A couple years back we covered a very impressive transistor logic clock which was laid out so an observer could watch all of the counters doing their thing, complete with gratuitous blinkenlights. It had 777 transistors on 41 perfboards, and exactly zero crystals: the clock signal was extracted from the mains frequency of 50 Hz. It was obviously a labor of love and certainly looked impressive, but it wasn’t exactly the most practical timepiece we’d ever seen.
Creator [B Brett] recently wrote in to share news that the second version of his transistor logic clock has been completed, and we can confidently say it’s a triumph. He’s dropped the 41 perfboards in favor of 9 professionally fabricated PCBs, which this time around are stacked vertically to make it a bit more desktop friendly. The end goal of a transistor logic clock that you can take apart to study is the same, but this “MkII” as he calls it is a far more refined version of the concept.
In addition to using fewer boards, the new MkII design cuts the logic down to only 283 transistors. This is thanks in part to the fact that he allowed himself the luxury of including an oscillator this time. The clock uses a standard watch crystal at 32.768 KHz, the output of which is converted into a square wave through a Schmitt trigger. This is then fed into a divider higher up the stack which uses flip flops to produce 1Hz and 2Hz signals for use throughout the rest of the clock.
In addition to the original version of this project, we’ve also seen a beautiful single-board wall mounted version, and even a “dead bug” style one built from scraps.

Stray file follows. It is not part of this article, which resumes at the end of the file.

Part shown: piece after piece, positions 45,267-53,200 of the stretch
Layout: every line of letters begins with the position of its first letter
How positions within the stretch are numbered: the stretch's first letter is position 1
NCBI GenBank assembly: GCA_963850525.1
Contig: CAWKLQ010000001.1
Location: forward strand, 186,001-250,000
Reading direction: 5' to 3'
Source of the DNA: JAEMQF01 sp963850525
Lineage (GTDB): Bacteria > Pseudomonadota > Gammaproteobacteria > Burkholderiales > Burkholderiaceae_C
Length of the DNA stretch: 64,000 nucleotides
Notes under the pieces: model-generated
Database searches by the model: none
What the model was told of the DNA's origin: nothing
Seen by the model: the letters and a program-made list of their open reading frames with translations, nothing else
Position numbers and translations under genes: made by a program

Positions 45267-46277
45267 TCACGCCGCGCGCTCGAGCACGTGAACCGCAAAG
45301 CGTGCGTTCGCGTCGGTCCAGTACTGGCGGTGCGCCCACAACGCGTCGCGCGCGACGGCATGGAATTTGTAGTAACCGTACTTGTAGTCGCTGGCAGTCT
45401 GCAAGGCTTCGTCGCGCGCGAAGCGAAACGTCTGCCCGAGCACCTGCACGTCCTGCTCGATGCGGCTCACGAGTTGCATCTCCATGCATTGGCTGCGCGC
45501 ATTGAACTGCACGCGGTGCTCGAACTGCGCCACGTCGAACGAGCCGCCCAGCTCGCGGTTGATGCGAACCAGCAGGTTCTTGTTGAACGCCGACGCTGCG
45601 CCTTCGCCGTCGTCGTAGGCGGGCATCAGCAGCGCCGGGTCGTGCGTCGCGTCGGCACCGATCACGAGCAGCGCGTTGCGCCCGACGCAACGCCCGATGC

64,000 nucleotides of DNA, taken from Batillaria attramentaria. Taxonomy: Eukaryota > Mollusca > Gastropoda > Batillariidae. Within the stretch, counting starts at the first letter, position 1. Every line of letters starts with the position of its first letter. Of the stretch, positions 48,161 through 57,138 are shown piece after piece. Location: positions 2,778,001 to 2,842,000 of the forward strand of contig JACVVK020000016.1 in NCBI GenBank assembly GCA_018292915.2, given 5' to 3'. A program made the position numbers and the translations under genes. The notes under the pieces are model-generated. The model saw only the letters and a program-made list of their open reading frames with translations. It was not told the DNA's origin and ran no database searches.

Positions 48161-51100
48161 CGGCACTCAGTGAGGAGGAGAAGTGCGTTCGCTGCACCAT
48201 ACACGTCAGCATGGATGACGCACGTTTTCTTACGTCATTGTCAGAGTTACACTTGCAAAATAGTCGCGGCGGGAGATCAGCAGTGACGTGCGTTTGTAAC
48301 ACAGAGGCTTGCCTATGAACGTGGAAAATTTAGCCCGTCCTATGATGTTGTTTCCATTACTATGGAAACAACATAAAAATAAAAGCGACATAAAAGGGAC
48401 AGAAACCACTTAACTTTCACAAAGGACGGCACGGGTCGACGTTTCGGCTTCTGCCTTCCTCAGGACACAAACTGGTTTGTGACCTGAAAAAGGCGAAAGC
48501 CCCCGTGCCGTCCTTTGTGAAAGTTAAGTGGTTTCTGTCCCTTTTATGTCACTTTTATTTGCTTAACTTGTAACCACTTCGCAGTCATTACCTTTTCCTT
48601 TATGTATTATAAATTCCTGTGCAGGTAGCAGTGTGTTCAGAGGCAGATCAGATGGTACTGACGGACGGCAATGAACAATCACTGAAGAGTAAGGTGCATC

9 thoughts on “Transistor Logic Clock Gets Stacked Up”
This would make an excellent Tindie kit
Oh yes, that would be very nice, I would buy it.
Meh. I liked the original better. Maybe it wouldn’t fit on a desktop, but it made a fantastic wall clock. This one? Not enough blinkenleitz, and not enough components visible. I can see it if he wants to be able to sell kits, or even finished clocks, since the pricing would have to be way too high for the perfboards, but this is just too generic for my taste.
Why did the step from 50Hz line sync to crystal control reduce the number of transistors? >ou need 15 divider stages from 32kHz to 1Hz but only about 6 from 50Hz to 1Hz.
Still too many transistors, there’s no need for full decoding and buffering every stage. I built such a monster including xtal clock source and blinkenlights a decade ago using approx. 130 transistors and 350 diodes (and a lot of inspiration from ancient literature).
I was looking at a weird one the other day, seem to use reverse biased FETs to chop charge capacitors, was for 60hz so had 10:1 and 6:1 stages that used 1 transistor each. I didn’t brain it fully it was an ancient design and couldn’t figure if it was finessing some secondary characteristic (i.e. usually undesirable bug) of particular components or not..
Yes. I’ve seen this in ancient military radar systems, where every active device cost $$$. The circuit charges a capacitor a certain amount with each incoming pulse, and triggers and discharges the capacitor once a threshold is reached. 5:1 or 6:1 should be no problem with this type of circuit, but 10:1 is kind of asking for it – it can easily trigger on the 9th or the 11th pulse just from variations in components. On one system, which was fully vacuum tube technology, this was done with a single pentode, but I don’t remember if the one I saw that used (germanium) transistors managed to do it with only one. This was used to generate range rings on the radar display, which typically were in 10 mile increments, and every fifth one was intensified, thus the need for a 5:1 counter.
Ah thanks.. that’s what it looked like it was doing but I wasn’t quite believing it, as you say component factors and temperature variation could have had it miscounting. I was thinking I was missing some subtle phase locking or something. The brief note with it didn’t even mention component tolerance, but there were variable potentiometers in each stage to fudge*cough* calibrate it. Seems likely it might have been derived from an older vacuum tube circuit since FETs are supposed to be an easier substitution for such.
All I can say is NICE. It is good to see people doing this sort of stuff (going back to basics), and doing it so neatly/professionally.
Please be kind and respectful to help make the comments section excellent. (Comment Policy)